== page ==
Also weighing in is Yair Lapid, a centrist fired as finance minister in Netanyahu's previous government who sat in the 2014 security cabinet but is now a bitter foe of both Bennett and the premier.

"Even if it was not put to the security cabinet, the prime minister should have told the military to prepare a plan of action, that's his job," he said in a weekend interview with Israeli Channel Two TV.

"There was no methodology on how to deal with the tunnels."

Hamas and its allies used the tunnels into southern Israel for cross-border attacks.

The report examines "the way in which decisions were made within the security cabinet before and at the start of Operation Protective Edge", Shapira's spokesman said on Friday using Israel's codename for the assault.

A draft, released to ministers and military officials in November and leaked to media soon after, reportedly says Netanyahu and Yaalon only partially informed their inner cabinet of the threat posed by the tunnels.

A source close to Netanyahu has denied the charge.

Destroying the tunnels and stopping Gaza-based Palestinian militants launching rockets into Israel were the key declared goals of Israel's third offensive in the coastal territory in six years.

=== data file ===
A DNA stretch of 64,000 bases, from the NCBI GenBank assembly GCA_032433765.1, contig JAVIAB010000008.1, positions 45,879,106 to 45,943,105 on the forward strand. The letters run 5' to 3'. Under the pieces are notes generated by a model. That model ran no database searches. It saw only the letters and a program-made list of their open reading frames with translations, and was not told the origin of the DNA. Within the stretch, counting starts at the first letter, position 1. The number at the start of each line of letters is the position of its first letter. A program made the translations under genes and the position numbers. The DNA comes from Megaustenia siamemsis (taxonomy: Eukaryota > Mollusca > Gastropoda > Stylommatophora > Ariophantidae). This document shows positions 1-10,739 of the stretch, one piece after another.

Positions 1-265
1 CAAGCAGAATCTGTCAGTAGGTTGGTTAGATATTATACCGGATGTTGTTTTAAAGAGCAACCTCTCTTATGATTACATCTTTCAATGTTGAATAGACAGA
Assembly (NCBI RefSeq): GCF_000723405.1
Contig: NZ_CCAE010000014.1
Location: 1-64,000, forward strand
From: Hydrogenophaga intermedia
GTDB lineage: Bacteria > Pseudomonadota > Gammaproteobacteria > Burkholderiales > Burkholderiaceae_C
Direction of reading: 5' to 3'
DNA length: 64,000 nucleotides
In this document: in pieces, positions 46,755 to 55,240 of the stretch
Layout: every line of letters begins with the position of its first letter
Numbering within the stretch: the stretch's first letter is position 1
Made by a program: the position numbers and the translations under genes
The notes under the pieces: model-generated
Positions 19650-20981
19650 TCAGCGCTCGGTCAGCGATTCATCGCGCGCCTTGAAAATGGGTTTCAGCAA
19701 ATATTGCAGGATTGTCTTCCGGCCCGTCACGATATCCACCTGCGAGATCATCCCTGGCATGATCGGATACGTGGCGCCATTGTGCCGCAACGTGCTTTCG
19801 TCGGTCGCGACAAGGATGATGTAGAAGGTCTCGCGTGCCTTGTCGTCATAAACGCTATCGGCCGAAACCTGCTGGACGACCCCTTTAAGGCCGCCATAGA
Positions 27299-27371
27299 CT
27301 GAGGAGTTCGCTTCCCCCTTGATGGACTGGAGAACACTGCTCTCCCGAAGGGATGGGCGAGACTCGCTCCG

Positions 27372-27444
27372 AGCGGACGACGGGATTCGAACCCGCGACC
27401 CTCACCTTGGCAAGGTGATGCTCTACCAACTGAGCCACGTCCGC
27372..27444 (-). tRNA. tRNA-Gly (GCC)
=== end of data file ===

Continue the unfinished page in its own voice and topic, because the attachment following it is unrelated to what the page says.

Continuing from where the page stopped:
The tunnels were among the Palestinians' most effective weapons during the 50-day conflict.

Israel's military found 32 tunnels, including 14 from the Gaza Strip into Israel, according to a UN inquiry on the conflict. Hamas says it has continued to dig new ones.

The war killed 2,251 Palestinians and left 100,000 homeless, according to the UN. On the Israeli side, 74 people were killed - all but six of them were soldiers.

 

US says Assad may be preparing another chemical attack

Rouhani seizes opportunity to get closer to Qatar

New crown prince widely welcomed in Saudi Arabia

Iraq forces battle deep into devastated Old Mosul

Prime time for Ramadan on Gulf fashion calendar

Yemen cholera outbreak shows signs of slowing

Mali activists call for referendum to be abandoned